Sunday, 30 July 2017

Napoleon in Egypt - a bit of painting

A while back Allan from Lancashire Games sent me some samples of his new Napoleon in Egypt range. The idea was to paint them up and do a blog review. Jonathan over at Palouse Wargaming Journal (second time in as many posts I've linked to you, Jonathan!) was given the same opportunity and beat me to it by, oh, I don't know, 4 months or so. His review is very good - comprehensive about the range and his painting is enough to inspire anyone to want to put a project together with these figures.

Well, I got there eventually, although I've still got a number of figures to do. Here are some snaps:
Artillery crew, with a Napoleonic 12 pounder also made by Lancashire Games.
 The figures are very easy to paint. In my rush I forgot to do the brass ends on their scabbards, and on reflection the strap for the gourd should be brown, not white, but I'll fix those up. I also got the cockades wrong. White on the outside but then red and blue in the centre. I will touch these things up later.
Two members of the 2eme Legere.
 The same comments as for the artillery also apply to these chaps, in terms of my painting.
 And some alternate angles for viewing.
So what do I think? First of all they are big and chunky, and this is obvious from the photos. There is a certain amount of caricature in the faces and hands, and the muskets are very fat. If you are an anatomical purest, then this range is not for you. However, the caricature makes them very easy to paint, and gives them plenty of personality. I can almost hear them talking to each other (right, that's it, he's lost it), the artillery officer shouting at his crew to get ready, here come the Mamelukes again!

I'm going to invest in an army of these guys, and a matching bunch of Mamelukes. Nothing too major, forces suitable for One Hour Wargames scenarios is what I am thinking at present, but it is such a colourful and flavourful period I am hooked.

The range is available here, and there is another 24 hours or so left in their current sale.


Friday, 21 July 2017


This is the last day of the school holidays and I am gutted to say that I am still getting over a flu that started on the first day! At least now I am only hacking my lungs out, not like the first week where I couldn't get off the couch. Needless to say, all of my holiday hobby plans went right out the window. No games and a very limited amount of painting. But today was Mike's birthday, so I set up a Seven Years War game so he could come around and play. Then it turned out that he had a client who could only make it today, and so had to be at work. The fates hate me. Luckily, John finished work early and this afternoon we got five turns of the game played.

Kolin has been fought out by Jonathan Freitag several times, and can be found on his blog here. I used the exact same set up that he did, in an effort to see whether the Prussians had any chance at all. My plan was to fulfill Frederick's original intention of an oblique attack to the best of my ability - attack on the left and take Krezcor town and hill. From there, hopefully I could move onto the defensive and ride out the arrival of the Austrian reserves. Good plan, eh? Well, not so much...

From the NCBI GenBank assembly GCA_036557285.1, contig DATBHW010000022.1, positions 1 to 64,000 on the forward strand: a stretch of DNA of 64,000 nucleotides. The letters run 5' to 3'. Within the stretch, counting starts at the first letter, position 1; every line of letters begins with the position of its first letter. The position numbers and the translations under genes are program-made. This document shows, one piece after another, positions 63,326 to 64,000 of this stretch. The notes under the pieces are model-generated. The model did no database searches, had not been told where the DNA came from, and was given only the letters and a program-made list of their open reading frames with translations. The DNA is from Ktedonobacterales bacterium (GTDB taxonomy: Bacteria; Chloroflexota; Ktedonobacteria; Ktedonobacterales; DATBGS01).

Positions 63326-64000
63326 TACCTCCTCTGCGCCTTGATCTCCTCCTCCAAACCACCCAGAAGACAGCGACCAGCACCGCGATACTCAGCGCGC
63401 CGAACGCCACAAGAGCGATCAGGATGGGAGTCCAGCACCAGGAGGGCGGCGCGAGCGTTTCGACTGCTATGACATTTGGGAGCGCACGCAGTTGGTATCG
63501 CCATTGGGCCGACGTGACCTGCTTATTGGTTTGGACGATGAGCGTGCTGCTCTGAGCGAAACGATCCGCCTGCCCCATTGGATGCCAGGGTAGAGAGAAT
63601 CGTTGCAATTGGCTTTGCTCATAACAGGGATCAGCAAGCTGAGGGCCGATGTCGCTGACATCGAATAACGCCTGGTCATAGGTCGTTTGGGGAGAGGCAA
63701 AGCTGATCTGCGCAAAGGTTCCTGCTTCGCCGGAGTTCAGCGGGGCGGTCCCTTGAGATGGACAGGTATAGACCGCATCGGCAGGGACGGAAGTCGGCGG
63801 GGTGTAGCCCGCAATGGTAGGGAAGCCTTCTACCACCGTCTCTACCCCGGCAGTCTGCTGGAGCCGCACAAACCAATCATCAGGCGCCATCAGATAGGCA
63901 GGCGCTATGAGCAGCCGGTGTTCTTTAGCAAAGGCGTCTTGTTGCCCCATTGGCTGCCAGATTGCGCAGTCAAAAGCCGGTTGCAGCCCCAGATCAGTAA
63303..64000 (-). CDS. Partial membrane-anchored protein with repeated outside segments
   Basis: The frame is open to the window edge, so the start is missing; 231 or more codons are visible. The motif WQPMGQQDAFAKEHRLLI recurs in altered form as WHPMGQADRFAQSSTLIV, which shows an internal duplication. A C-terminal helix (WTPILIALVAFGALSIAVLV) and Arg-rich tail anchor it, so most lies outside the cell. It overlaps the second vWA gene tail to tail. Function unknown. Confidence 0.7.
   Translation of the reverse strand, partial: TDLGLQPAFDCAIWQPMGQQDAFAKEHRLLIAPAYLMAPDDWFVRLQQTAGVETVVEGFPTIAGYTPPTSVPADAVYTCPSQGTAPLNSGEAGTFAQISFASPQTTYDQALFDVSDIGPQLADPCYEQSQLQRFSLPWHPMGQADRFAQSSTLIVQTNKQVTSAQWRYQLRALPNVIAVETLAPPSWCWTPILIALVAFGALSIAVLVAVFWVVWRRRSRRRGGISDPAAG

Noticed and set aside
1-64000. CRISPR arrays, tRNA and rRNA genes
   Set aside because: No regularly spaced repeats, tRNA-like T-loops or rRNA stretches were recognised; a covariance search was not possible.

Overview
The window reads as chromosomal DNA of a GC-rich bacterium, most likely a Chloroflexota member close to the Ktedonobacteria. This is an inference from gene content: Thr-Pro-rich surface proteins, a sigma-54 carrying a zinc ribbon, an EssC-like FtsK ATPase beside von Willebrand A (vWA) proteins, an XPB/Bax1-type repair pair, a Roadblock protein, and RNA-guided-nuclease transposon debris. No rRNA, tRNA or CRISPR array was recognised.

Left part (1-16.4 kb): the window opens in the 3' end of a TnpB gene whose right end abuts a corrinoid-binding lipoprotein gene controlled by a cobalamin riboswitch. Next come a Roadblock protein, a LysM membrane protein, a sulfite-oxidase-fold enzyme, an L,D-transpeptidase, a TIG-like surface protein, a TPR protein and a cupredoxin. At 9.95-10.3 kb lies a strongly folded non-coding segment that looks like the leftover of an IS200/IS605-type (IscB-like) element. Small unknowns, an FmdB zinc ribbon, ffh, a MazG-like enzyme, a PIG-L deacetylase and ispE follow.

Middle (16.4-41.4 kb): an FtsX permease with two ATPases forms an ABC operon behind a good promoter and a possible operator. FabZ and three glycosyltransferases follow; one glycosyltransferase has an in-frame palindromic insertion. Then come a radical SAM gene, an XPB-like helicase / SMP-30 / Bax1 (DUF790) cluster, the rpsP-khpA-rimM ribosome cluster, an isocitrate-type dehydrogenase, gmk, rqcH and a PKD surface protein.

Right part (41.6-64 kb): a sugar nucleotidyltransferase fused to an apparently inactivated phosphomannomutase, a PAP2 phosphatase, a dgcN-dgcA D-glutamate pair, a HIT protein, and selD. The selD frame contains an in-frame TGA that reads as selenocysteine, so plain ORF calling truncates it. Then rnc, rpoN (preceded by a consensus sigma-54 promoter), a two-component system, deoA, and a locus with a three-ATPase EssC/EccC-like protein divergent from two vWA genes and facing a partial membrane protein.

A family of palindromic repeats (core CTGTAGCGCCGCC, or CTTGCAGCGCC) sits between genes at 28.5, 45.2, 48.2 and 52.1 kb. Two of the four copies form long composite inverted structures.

The view from Frederick's position

The initial deployment. The Austrian reserves will come on from the top right of the picture. What you see is what you get for the Prussians.

The Prussians initially gain the upper hand on their left.
The lines close up.

In the end the Prussians decide to launch their right hand cavalry into the fray as well, hoping to win a knock-out blow before the Austrian reserves arrive.

The Prussians struggle to make any progress in the face of the Austrian artillery

The situation at the end of the game. The Prussian cavalry on the right have forced the Austrians into an awkward defensive position. In the centre Bevern is frustrated by the Austrian artillery battery.
On the Prussian left a space has been cleared for the Prussian Cuirassiers directly under Frederick, but the Austrians are rallying and are unlikely to be an easy nut to crack.

So, although we could have played on, it was unlikely that the Prussians were going to change history.
Honours of War are a very good ruleset, but it has been a while since I last played them. There is also quite a difference between playing solo where you can make mistakes and playing an opponent who wants everything to be how the rules say. Considering John had never played them before, he adapted very quickly, but two of us playing such a big battle with the rules the second time out was probably a  bit ambitious. I'm going to play a few smaller solo scenarios and make sure that I have the rules down-pat for the next time I play an opponent.
In terms of the Kolin scenario, I think the design has too much artillery. I've seen it mentioned before that artillery is powerful in these rules, and batteries even more so. The Austrians effectively held the centre with their two gun battery as the supporting infantry fell back around them. Charging artillery frontally can be suicidal, but is doable, but not when two guns are firing together. The same for the poor Grenz defending the foremost village. They were kicked out in the first turn by the Prussian battery. I wouldn't mind trying the scenario again with less artillery.